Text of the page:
Through the research of the ESRs and spinoff papers, projects, and lectures, as well as white papers and other results geared toward private sector- and policy-maker use, TerraNova aims to improve understanding of landscape histories and land use strategies in Europe at the end of the Pleistocene, throughout the Holocene, and, now, at the beginning of an “Anthropocene”, an era distinguished by overwhelming global evidence that earth system processes are now altered by humans. The goal is moreover to educate ESRs to become lifelong contributors in this domain of inter-sectoral and inter-disciplinary research. While building on extant research and integrating existing data where appropriate, TerraNova envisions its research as a fresh way of obtaining results. Its approach is best encapsulated under the concept of ‘integrated landscape analysis’, or ILA.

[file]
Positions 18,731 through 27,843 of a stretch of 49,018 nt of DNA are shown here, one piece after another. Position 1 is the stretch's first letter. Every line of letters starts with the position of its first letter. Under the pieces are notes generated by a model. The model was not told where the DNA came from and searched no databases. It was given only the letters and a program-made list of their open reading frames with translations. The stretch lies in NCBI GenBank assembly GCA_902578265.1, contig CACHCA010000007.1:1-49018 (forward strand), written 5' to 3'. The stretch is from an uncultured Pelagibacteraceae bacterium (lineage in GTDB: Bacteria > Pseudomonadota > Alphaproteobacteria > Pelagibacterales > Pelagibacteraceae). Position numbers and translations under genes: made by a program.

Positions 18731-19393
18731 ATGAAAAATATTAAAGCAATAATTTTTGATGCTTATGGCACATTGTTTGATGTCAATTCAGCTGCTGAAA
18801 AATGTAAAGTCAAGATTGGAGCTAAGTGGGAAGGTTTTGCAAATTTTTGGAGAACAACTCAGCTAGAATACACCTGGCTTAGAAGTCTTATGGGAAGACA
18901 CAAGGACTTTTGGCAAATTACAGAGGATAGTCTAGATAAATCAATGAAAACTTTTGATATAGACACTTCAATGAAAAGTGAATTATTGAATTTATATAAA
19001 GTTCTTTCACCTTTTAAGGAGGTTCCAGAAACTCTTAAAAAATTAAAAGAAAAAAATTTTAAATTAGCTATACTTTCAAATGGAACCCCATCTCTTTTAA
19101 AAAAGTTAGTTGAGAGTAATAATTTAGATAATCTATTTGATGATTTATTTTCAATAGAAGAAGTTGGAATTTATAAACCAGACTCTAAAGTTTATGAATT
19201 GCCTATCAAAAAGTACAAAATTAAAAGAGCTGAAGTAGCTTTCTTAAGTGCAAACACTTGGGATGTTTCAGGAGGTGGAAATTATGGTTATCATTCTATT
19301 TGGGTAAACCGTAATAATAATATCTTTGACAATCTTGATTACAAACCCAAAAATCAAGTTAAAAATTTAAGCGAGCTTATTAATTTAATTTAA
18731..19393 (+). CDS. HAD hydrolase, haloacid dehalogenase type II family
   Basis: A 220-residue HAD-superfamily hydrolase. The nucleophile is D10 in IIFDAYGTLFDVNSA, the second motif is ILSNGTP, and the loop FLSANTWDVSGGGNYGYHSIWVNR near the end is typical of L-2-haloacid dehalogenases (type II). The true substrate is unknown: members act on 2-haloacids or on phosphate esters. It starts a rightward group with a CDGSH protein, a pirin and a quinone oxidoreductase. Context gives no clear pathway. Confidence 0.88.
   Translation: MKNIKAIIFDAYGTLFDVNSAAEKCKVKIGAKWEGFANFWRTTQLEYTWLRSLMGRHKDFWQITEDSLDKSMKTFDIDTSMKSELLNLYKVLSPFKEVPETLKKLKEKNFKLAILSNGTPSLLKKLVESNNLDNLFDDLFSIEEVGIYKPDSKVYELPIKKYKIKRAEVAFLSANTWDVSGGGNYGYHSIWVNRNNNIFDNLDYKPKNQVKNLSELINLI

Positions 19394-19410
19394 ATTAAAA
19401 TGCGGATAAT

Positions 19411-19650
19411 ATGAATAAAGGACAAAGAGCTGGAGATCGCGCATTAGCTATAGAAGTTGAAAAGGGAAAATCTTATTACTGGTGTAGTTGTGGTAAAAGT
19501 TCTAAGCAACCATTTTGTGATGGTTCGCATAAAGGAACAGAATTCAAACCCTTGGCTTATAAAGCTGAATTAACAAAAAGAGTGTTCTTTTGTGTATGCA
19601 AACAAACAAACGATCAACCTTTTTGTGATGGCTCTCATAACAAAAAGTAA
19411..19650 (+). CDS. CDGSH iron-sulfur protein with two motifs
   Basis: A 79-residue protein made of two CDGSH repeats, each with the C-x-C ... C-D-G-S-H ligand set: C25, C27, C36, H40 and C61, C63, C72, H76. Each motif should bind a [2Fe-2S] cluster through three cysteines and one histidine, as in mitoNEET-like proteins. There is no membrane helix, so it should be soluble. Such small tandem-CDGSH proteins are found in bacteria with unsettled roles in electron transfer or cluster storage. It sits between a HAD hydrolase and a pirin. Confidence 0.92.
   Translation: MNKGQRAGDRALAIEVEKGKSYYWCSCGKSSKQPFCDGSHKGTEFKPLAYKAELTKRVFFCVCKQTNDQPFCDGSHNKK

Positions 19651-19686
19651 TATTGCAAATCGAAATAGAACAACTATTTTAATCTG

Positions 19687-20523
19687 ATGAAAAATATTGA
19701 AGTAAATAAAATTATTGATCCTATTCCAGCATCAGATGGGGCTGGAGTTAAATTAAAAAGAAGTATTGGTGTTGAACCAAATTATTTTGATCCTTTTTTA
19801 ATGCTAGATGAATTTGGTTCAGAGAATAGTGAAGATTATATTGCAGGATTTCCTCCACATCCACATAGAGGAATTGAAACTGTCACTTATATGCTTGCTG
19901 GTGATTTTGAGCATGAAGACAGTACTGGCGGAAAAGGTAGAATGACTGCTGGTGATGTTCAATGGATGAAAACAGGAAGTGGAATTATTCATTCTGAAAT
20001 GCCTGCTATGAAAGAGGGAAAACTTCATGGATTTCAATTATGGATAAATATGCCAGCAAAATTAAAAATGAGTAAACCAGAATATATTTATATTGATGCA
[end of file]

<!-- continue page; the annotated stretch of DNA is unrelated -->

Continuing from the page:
Part of the approach will entail generating a new type of landscape-and-climate change model which includes the effects of past human actions to build better future projections. TerraNova’s ILA divides past human-landscape interactions into four energy regimes: 1) hunter-gatherers’ energy regime, 2) the timber, agriculture and animal power shift, 3) the contemporary industrial carbon-based, coal and oil regime, and 4) a projective future regime of combined low-carbon sources – the regime policymakers the world over as well as in Europe urgently require to safeguard the planet for future generations. Dividing the study of landscapes into four energy regimes and emphasizing the cross-cutting quality of ILA, TerraNova enables new tools for steering policymakers and landowners toward supporting a low-carbon future through a richer understanding of past landscape use patterns.